The overrated and the underrated


Several months ago I devoted a column to aspects of Japanese life that I felt received too much or too little attention in the eyes of foreign visitors.

The list begged for more ink than just one column and I admit to having a soft spot for lists. I am very sympathetic when they beg.

And so here we go: a few more overrated and underrated slices of life on these what-could-be-fairer islands.

OVERRATED — Japanese festivals

Which festival? Well, any of them. For they are all the same, are they not? Sure, the core events might be as distinct as samba dancing in Asakusa (in August) or fire flinging on Mt. Aso (in March). But to gain a glimpse of the goings-on, you need to wedge in close and that is where the distinctions blur.

For on almost all occasions what you will see most of is this: the back of the person in front of you. And more than prize photos of a unique event, what you will likely take home are these: crunched toes from wayward feet, a sore back from too much standing, bruised ribs from someone’s swinging elbow, and a stiff neck from trying to crane it over the crest of the never-ending sea of people.

And let’s not forget the food. Festival food is identical across Japan — various grilled meats, noodles and doughy creations that are tantalizing to the senses and murderous on the fat levels. Did I mention they were overpriced? As bad as that sounds, there is also this: You have to stand in line to get them.

UNDERRATED — Green tea ice cream

Here’s an auto-reflex as certain with some people as a sudden kick from a rap to the knee. Action: You approach a foreigner and say, “Hey, want some green tea ice cream?” Reaction: “Eeew! Yuk!”

Just getting people to try green tea can be a hurdle. But green tea ice cream? To some visitors the combination sounds as palatable as bologna and marmalade.

In the end, it’s their loss. For matcha ice cream has a richness and grace that matches Japan just as well as kimonos, sliding doors and sculptured gardens. It’s delicate, it’s luxurious and it tastes quite fine. One honest spoonful can change many a yuk into a yummy.

OVERRATED — The Meiji Shrine

Stately Meiji Shrine is a prime target of most Tokyo tourists. Granted, the cool shade and serene gravel walkways do provide a counterbalance to the pedal-to-the-metal pace of the busy city. That tranquil Meiji also rests but one loud shout from the teen crowds on Takeshita Street and the Coz Play Zoku dress-up dollies on Jingu Bridge only serves to emphasize the shrine’s quiet majesty.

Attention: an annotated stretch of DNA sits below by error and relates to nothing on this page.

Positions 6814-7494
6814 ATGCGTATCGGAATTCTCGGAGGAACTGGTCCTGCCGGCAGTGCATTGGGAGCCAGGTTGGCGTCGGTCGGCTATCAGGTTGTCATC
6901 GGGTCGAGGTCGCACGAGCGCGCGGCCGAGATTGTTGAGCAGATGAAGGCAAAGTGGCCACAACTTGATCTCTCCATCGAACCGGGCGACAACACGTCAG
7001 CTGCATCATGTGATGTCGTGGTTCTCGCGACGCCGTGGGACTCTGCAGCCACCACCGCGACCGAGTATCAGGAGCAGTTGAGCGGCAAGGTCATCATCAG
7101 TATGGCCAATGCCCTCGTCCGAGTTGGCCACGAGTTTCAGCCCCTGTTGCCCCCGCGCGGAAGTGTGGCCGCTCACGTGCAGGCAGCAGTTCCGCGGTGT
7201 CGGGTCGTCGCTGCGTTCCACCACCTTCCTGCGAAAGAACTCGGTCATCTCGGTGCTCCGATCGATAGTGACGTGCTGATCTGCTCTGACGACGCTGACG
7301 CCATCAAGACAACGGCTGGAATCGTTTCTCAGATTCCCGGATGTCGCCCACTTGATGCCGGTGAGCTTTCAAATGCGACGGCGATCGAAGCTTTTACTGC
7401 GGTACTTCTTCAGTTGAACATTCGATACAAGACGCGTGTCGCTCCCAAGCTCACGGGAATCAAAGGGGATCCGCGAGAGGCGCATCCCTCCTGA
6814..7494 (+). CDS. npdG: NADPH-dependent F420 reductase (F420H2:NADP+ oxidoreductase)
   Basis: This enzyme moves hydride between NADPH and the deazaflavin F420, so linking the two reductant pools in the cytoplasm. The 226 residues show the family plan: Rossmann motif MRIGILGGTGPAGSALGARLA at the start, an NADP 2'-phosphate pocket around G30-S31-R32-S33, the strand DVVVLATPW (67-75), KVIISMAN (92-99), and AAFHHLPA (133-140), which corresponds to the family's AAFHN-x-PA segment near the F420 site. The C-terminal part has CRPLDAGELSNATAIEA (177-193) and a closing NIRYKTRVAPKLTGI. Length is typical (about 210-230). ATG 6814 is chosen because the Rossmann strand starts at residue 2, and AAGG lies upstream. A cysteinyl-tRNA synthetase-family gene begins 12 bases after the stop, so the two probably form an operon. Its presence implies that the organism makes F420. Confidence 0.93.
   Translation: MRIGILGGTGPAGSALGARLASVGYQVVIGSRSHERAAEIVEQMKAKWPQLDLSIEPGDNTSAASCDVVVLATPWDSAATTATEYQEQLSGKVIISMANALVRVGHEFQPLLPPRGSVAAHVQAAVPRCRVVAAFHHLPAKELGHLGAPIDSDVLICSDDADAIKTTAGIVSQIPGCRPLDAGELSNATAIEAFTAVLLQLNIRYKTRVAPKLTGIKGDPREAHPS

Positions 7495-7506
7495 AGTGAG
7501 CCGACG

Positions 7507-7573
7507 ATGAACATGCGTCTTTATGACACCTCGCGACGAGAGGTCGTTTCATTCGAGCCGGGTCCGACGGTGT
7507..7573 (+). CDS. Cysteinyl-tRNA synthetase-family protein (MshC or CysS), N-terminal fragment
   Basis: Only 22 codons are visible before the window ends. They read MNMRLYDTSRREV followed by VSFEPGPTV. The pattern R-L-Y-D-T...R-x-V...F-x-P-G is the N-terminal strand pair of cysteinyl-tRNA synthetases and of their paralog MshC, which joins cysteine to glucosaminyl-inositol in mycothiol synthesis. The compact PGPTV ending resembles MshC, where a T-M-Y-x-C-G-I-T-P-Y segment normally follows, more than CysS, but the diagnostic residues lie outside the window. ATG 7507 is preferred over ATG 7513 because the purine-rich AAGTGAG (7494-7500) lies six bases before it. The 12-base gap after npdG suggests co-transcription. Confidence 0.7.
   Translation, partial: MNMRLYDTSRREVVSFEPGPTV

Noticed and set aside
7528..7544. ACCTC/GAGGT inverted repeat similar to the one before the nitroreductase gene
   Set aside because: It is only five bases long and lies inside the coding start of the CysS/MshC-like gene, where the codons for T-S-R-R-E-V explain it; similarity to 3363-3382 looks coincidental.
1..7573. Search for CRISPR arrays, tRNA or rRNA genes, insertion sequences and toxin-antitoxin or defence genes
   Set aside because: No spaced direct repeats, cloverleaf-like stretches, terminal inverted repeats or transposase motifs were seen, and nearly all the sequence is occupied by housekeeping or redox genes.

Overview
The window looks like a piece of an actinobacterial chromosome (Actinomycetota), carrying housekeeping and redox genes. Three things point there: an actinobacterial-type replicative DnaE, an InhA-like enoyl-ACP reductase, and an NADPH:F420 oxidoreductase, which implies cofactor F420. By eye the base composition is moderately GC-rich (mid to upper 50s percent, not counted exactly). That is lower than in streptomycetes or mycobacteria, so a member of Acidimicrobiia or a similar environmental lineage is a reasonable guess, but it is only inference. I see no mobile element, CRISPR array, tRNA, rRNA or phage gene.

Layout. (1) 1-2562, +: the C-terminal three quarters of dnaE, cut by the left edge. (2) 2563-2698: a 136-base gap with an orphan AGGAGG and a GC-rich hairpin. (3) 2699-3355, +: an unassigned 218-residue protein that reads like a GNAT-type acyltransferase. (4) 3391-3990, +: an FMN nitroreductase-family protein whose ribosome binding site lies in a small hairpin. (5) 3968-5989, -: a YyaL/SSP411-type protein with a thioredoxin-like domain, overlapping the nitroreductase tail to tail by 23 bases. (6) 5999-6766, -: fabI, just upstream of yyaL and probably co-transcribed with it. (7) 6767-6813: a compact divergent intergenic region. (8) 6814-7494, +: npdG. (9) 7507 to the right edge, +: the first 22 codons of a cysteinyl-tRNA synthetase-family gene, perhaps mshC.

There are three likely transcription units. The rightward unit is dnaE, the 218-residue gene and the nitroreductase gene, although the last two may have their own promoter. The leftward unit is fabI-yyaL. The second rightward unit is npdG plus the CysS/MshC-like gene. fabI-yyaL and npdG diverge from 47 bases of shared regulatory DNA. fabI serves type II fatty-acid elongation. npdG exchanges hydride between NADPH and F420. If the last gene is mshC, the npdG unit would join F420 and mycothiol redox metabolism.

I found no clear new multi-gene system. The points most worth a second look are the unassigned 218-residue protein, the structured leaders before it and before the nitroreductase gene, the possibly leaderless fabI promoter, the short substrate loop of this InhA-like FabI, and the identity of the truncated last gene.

Other than that it’s a pretty boring place.

As for gripping architecture, you have a couple of giant-sized torii near the entrance and that’s about it. The shrine itself is remarkably forgettable.

The Meiji Museum, located on shrine grounds, will challenge your ability to yawn and walk at the same time.

The inner garden of the Meiji Emperor is stunning during iris season, but for the remaining 11 months it’s run of the mill.

Iris season or any shrine festival will also introduce you closeup to thousands of other people who — more than Meiji itself — may leave a lasting impression on your toes, ribs, etc. (see overrated festivals above)

UNDERRATED — Yasukuni Shrine

Controversial? You bet. Yet, I say it’s better to view the controversy first-hand than read about it once removed and anybody can visit Yasukuni anytime. It offers a clearer view into Japanese politics than anyplace else in Tokyo and only when the prime minister goes does anyone get steamed.

Visually, it tops Meiji hands down, with its own stupendous torii, a stone-paved promenade and the towering monument of militarist Masujiro Omasa, the oldest bronze statue in Japan.

The Yushukan Museum next to the shrine offers a nationalistic view of Japanese history that will fascinate hawks and infuriate doves, yet both birds will be impressed by the exhibits, most of which have brief English explanations.

If that is not enough, Yasukuni is but a short stroll from lovely Kitanomaru Park with its green lawns, languid moats and fine museums. In summer there is also the Kudanshita Kaikan Beer Garden which presents — to my mind — far better costumes than the girls on Jingu Bridge. That being: The waitresses dress as playboy bunnies. If “dress” is the right word.


Japanese feel a spiritual tie to Mt. Fuji that most foreigners cannot unravel. The closest we can come is marvel at its picture-postcard beauty.

And whether from a southbound plane, a speeding Shinkansen or a Tokyo observatory, it is a beauty indeed, shaming even the beer bunnies at the Kudanshita Kaikan.

That is, if you can see it.

For — from Tokyo — Mt. Fuji often gets lost in the clouds, haze, smog. It leaps out crisp and clear in the winter months and then fades as temperatures rise.

Like most mountains it is best viewed from a distance. If your stay in the Tokyo area is short and in the wrong season, you stand a great chance of missing it altogether. The better bet is to buy the postcard.

UNDERRATED — Japanese monkeys

And why not? They’re just as smart as chimpanzees and even take baths. Somehow chimps have a cuter image, which to me seems a sort of racial prejudice, monkey-style.

I feel certain a Japanese monkey could have upstaged Ronald Reagan in any film, although “Bedtime for Bonzo-san” might not have stirred the box office in the postwar climate.

But mark my word, one day the stars will shine on these clever apes. So much that if George Bush were to reverse Ronald Reagan’s path and go from politics to movies, I could see him one day sharing the bill with a Japanese monkey, especially considering how well he got along with Koizumi. I mean, Bush seems to connect with Japan.

But Bush can’t follow the Reagan film storyline. There has to be some twist reflective of the higher skills of Japanese monkeys. Perhaps something like:

“Bedtime for George.”

More lists on the way . . . some day.